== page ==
Workers across Nigeria's health sector on Wednesday began what they called a three-day "warning" strike to press the government to correct "certain anomalies" and implement the terms of previous agreements.
"This strike will paralyze health institutions and related agencies, such as the National Agency for Food and Drug Administration and Control, the National Drug Law Enforcement Agency and the National Institute for Medical Research, among others," Ibe Nwokenta, chairman of the Medical and Health Workers Union of Nigeria chapter in Lagos, told Anadolu Agency.
He said health workers, under the umbrella of the JointHealth Sector Unions/Assembly of Health Care Professional Associations, had declared the three-day warning strike, effective as of today.
According to Nwokenta, health workers and professionals – including medical laboratory scientists, medical laboratory technicians, pharmacists, pharmacy technicians, nurses, radiographers, physiotherapists, and information and record officers – are expected to join the strike.
He added that the action was also being supported by security personnel, gatemen, hospital engineers, hospital technicians, hospital administrators and mortuary attendants.
Striking workers do not include medical doctors, however, who other health workers say enjoy "preferential treatment that does not augur well" for the sector.
Nwokenta said that the strike action followed several failed attempts to press the government to addresshealth workers' grievances.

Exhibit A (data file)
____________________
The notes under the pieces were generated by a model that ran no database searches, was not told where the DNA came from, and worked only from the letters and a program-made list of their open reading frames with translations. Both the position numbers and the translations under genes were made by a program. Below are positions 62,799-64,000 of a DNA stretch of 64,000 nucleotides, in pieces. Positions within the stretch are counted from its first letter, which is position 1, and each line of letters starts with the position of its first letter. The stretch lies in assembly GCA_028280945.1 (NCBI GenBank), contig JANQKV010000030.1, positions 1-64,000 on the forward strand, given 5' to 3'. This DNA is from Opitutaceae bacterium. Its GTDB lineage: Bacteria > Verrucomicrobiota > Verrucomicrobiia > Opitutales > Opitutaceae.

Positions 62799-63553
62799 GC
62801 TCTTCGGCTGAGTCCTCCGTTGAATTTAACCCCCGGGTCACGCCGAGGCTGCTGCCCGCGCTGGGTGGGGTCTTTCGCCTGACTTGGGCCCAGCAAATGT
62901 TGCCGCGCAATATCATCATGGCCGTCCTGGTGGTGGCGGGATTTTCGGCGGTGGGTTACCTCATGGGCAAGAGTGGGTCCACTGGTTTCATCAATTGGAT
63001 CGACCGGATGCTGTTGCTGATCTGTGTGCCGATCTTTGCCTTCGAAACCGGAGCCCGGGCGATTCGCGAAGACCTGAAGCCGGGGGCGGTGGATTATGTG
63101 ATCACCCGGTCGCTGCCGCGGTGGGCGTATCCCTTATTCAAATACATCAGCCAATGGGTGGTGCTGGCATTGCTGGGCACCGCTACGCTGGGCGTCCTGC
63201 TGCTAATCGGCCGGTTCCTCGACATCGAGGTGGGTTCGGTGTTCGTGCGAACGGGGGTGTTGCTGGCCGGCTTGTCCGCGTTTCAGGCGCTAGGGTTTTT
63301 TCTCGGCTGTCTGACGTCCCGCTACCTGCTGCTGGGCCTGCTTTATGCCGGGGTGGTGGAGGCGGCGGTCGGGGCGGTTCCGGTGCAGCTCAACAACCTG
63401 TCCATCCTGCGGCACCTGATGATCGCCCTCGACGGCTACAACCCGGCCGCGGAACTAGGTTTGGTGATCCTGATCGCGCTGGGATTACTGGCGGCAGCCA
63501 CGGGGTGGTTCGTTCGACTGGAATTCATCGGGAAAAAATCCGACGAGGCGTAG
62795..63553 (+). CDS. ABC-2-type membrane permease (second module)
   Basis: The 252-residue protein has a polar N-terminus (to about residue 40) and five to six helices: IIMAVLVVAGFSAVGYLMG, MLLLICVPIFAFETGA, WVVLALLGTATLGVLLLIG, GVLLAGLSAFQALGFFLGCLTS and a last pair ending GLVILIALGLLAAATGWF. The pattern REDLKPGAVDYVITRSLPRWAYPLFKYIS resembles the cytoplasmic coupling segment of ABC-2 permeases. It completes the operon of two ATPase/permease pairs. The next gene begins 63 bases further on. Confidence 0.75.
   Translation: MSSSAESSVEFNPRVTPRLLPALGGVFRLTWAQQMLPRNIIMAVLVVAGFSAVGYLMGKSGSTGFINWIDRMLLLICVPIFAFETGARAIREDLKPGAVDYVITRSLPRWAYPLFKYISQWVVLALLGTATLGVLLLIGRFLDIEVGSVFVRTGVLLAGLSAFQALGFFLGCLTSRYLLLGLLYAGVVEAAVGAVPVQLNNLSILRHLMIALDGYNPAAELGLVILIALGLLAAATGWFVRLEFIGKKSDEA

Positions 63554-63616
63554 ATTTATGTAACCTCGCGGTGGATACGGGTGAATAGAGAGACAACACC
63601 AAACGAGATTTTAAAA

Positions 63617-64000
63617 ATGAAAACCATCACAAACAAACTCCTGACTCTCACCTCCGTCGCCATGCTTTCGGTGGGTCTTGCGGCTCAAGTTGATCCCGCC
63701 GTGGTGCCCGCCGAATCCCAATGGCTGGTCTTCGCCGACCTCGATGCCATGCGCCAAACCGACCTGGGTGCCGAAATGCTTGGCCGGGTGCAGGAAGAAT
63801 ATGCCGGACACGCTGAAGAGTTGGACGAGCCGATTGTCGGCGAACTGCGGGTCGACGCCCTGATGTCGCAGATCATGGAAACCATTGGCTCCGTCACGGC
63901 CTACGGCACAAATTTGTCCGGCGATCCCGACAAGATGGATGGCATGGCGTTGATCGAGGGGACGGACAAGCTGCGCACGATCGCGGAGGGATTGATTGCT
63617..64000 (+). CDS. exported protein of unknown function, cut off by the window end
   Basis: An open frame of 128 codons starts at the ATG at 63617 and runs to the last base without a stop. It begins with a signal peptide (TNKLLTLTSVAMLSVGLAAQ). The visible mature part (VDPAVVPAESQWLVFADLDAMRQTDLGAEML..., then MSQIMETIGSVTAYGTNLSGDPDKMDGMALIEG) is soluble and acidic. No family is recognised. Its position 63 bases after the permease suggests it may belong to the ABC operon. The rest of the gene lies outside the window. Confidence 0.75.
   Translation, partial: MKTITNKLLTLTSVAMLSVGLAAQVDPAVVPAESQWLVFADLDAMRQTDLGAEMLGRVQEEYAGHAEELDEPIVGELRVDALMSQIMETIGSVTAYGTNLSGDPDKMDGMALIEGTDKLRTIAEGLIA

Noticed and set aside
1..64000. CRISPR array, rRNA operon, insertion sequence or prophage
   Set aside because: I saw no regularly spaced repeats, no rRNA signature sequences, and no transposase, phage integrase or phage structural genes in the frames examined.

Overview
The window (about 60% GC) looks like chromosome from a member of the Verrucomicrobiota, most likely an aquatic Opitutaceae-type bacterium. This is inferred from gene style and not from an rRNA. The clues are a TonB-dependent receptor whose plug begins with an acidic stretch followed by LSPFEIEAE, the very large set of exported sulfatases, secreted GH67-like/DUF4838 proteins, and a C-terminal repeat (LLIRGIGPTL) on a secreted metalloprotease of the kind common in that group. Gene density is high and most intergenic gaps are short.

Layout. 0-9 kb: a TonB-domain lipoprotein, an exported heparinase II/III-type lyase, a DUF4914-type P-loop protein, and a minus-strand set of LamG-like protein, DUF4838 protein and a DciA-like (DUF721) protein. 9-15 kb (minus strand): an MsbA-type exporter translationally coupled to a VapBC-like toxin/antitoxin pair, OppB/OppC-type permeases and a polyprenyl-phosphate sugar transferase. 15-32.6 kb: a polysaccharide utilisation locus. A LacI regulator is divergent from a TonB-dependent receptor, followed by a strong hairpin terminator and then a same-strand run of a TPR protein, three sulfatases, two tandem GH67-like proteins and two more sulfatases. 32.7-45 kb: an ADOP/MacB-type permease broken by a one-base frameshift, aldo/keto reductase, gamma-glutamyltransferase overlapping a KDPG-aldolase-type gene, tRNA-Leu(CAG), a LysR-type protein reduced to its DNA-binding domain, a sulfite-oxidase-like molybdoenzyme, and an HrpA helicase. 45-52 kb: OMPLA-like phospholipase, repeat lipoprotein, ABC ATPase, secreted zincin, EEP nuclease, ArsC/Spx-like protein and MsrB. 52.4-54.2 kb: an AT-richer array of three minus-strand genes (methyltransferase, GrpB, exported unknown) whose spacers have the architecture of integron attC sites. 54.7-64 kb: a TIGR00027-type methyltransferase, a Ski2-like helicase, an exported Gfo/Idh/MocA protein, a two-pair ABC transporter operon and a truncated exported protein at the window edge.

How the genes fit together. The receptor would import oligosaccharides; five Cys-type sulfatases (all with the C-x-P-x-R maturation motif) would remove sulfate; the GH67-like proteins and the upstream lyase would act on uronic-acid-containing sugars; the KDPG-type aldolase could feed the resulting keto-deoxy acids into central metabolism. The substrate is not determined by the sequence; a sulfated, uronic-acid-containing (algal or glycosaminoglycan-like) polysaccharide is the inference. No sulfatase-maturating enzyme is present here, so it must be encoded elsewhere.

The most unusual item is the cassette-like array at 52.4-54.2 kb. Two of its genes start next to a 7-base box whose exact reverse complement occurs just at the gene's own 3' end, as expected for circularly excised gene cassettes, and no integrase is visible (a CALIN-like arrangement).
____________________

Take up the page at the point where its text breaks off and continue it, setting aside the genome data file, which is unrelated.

The government, he added, had repeatedly refused to implement the terms of agreements reached earlier with health workers.
He also accused the government of failing to apply a unified salary structure despite a court order directing it to do so.
Nwokenta said that several agreements the unions had hammered out with the government had not been honored.
"We're protesting the grave injustice and persistent industrial discrimination against our members by the government and discriminatory practices againsthealth professionals in the implementation of the Consolidated Health Salary Structure in favor of doctors' Consolidated Salary Structure," he added.
Nwokenta listed other issues of contention, including "continued impunity, arbitrariness and non-implementation of approved schemes of service for union members in hospitals and ministries."
He said that health workers were also fighting selective and discriminatory wage and allowance increases for one group – namely medical doctors – in a multi-disciplinary sector without commensurate treatment for those working in other segments of the healthcare sector.
"Sanction awaits any branch and any union leader who allows skeletal services under his jurisdiction will be penalized," Nwokenta said.
AALast Mod: 22 Ocak 2014, 13:11